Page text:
The Midland Painted Turtle is common in Ontario and it is the one I have seen most often, other than our pair of snapping turtles the other side of the weir. This one was keeping a close eye on the dog and me from across the river.
I was walking home the other evening and saw a muskrat, which promptly got back in the water and swam downstream. As I walked ahead, hoping to get a shot, I stopped and took aim on the water. To my surprise, a beaver had just emerged and was staring right at me.
The river rises and falls and this trees roots are exposed at the low point. It reminds me of images of the World Tree, Yggrdrasil. It’s hard to believe there’s much left of the tree on land, or that it will be many years before the rest of the earth erodes.
The dog and I walked down onto a rocky area where the creek comes out under a bridge and joins the Holland River. It is a gathering place for ducks but there weren’t any there today. The river looked so calm in the midday sun that I took a picture looking both north and south.
The sandpiper was back on the riverbank this afternoon. He was ducking under the grass overhanging the river and then running down, very busy. It’s incredible how well camouflaged he is.
This punch of yellow appeared near a bridge, all by itself. Then, as we came along the river bank, I saw another cluster of them and went down for a closer look. The yellow iris ( Iris pseudacorus ) is apparently an alien but now widespread in North America.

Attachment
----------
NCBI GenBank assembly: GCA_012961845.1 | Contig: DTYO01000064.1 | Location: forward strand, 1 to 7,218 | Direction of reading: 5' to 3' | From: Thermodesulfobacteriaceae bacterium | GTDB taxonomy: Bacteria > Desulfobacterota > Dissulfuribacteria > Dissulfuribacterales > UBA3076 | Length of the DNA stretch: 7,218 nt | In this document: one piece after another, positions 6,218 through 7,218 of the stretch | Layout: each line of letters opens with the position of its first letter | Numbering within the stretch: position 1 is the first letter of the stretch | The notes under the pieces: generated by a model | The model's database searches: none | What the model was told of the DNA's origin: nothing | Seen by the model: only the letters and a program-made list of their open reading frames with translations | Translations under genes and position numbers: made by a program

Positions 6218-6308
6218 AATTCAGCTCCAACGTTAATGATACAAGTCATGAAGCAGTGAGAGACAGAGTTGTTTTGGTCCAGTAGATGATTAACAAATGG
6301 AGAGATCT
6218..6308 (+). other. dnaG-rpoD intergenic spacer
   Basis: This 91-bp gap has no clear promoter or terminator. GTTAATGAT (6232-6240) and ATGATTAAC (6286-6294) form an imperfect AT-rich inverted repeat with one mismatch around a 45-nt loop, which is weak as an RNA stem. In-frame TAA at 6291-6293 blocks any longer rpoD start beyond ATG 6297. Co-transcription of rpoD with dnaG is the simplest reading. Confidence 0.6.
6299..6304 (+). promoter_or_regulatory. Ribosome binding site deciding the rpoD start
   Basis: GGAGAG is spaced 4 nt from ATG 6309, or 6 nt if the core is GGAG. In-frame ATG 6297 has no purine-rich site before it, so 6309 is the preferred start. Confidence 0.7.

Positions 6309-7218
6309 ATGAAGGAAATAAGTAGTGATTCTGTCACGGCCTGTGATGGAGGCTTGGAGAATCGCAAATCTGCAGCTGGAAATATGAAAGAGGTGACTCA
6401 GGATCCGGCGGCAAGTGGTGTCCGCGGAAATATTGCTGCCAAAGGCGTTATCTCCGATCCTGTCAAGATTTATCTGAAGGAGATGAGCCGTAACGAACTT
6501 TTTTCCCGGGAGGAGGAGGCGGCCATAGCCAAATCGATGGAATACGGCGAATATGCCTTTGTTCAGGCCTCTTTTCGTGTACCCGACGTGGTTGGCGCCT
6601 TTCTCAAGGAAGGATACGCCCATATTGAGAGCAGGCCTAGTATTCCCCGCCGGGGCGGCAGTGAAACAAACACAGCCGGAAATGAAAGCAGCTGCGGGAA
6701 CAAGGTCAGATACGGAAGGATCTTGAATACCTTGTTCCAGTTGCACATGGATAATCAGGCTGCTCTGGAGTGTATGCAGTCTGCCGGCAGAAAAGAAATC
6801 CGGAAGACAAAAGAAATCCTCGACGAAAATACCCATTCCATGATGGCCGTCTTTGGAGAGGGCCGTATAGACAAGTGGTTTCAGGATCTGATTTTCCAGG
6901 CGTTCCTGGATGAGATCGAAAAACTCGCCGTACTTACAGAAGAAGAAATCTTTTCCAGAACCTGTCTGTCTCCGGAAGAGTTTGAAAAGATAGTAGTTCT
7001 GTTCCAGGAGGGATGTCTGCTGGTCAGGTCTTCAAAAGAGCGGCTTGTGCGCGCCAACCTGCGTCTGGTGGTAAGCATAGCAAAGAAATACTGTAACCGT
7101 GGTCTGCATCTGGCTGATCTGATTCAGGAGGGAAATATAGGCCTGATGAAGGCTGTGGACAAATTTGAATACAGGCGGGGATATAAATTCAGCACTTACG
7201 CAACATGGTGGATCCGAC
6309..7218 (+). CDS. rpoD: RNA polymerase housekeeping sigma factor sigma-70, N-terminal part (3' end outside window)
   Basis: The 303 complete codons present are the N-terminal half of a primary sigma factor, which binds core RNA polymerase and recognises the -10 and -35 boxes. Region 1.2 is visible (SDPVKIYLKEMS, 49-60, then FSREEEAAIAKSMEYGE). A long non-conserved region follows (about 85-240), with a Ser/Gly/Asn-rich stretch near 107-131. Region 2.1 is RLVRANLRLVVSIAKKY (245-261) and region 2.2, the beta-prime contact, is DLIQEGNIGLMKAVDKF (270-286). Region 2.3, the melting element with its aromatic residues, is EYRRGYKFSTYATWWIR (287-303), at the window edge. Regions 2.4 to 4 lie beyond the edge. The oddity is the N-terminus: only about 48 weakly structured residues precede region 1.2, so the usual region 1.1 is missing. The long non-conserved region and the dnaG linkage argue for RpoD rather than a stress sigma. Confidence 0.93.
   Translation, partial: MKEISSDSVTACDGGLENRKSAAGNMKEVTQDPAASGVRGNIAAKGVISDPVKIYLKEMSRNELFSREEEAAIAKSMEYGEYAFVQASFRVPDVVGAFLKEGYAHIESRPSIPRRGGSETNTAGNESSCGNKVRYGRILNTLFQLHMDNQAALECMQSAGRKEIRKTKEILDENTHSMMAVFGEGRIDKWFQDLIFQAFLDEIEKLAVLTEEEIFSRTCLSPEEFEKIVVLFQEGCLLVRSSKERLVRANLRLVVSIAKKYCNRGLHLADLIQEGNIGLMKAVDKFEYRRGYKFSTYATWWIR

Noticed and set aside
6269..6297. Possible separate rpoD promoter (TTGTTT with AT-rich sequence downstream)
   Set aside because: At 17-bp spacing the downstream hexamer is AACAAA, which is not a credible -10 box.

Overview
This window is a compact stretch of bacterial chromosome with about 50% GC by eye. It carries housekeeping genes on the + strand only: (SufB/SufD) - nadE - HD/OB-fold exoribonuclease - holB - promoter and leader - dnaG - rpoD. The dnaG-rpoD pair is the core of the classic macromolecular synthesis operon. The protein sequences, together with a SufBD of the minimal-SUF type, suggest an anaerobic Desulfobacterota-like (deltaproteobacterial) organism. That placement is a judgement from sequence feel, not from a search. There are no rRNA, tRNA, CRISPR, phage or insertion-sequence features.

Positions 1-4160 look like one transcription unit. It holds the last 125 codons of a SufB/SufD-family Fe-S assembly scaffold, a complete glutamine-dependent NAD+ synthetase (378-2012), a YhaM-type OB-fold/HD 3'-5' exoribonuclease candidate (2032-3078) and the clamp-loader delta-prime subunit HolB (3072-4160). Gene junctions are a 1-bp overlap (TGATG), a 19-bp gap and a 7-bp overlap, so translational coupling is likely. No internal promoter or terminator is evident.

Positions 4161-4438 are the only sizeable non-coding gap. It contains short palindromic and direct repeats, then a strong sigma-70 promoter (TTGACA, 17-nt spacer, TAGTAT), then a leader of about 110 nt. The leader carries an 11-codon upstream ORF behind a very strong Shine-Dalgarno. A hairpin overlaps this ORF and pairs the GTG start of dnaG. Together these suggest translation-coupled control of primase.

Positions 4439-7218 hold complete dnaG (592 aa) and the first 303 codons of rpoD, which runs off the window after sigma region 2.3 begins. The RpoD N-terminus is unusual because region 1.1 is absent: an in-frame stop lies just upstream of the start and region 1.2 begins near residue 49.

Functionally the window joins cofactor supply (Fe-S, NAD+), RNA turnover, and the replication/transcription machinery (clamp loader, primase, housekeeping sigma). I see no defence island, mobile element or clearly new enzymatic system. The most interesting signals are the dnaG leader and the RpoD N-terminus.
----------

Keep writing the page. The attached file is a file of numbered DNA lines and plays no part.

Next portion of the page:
This is the second sandpiper I have seen along the riverbank. This time it was hunting in the mud of a run-off pond. It’s coloring is not the same as the other one I saw so I’m not sure if it’s the same type of sandpiper or not.
I have not seen any irises anywhere else along the river, so I did a double take when I saw this one. Some of the more succulent looking may be eaten by local river denizens. I took a picture of this iris just starting to protrude in case it’s gone by the time it flowers!
The nesting goose has disappeared and I hope it’s because the gosling hatched and not because it was chased off. A goose was further upriver, standing on one leg on a stone in the middle of the water. It raised its head momentarily but seemed to realize it was pretty safe from any predator.
A huge flock of Canada geese passed over yesterday, with much honking and beating of wings. There must have been three or four dozen. As we passed over the river this morning, there was a commotion and some geese were going after each other. Then I noticed that, as far down the river as I …
This rolling ball of down – I’m guessing duck feathers but I can’t really tell – came whisking down the river as I was looking at some tracks. I couldn’t tell what it was. It moved like a little tumbleweed, rolling over and over as it passed along and finally was trapped in a track.